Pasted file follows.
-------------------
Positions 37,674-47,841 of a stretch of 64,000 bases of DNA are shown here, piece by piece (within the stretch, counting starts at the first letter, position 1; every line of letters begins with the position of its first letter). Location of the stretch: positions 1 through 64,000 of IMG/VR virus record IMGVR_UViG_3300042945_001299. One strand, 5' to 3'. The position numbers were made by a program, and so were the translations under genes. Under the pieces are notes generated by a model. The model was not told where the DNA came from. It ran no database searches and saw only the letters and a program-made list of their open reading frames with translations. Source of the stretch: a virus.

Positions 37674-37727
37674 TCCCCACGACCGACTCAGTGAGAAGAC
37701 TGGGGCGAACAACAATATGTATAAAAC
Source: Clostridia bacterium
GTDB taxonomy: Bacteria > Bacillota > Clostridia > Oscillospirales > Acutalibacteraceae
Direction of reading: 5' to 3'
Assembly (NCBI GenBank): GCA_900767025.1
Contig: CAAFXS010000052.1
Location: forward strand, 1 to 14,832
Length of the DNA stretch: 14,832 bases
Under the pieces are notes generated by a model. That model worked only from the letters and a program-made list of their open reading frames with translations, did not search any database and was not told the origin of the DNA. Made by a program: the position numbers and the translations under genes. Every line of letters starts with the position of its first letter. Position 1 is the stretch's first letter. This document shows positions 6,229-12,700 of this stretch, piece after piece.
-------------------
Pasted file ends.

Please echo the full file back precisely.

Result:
Positions 37,674-47,841 of a stretch of 64,000 bases of DNA are shown here, piece by piece (within the stretch, counting starts at the first letter, position 1; every line of letters begins with the position of its first letter). Location of the stretch: positions 1 through 64,000 of IMG/VR virus record IMGVR_UViG_3300042945_001299. One strand, 5' to 3'. The position numbers were made by a program, and so were the translations under genes. Under the pieces are notes generated by a model. The model was not told where the DNA came from. It ran no database searches and saw only the letters and a program-made list of their open reading frames with translations. Source of the stretch: a virus.

Positions 37674-37727
37674 TCCCCACGACCGACTCAGTGAGAAGAC
37701 TGGGGCGAACAACAATATGTATAAAAC
Source: Clostridia bacterium
GTDB taxonomy: Bacteria > Bacillota > Clostridia > Oscillospirales > Acutalibacteraceae
Direction of reading: 5' to 3'
Assembly (NCBI GenBank): GCA_900767025.1
Contig: CAAFXS010000052.1
Location: forward strand, 1 to 14,832
Length of the DNA stretch: 14,832 bases
Under the pieces are notes generated by a model. That model worked only from the letters and a program-made list of their open reading frames with translations, did not search any database and was not told the origin of the DNA. Made by a program: the position numbers and the translations under genes. Every line of letters starts with the position of its first letter. Position 1 is the stretch's first letter. This document shows positions 6,229-12,700 of this stretch, piece after piece.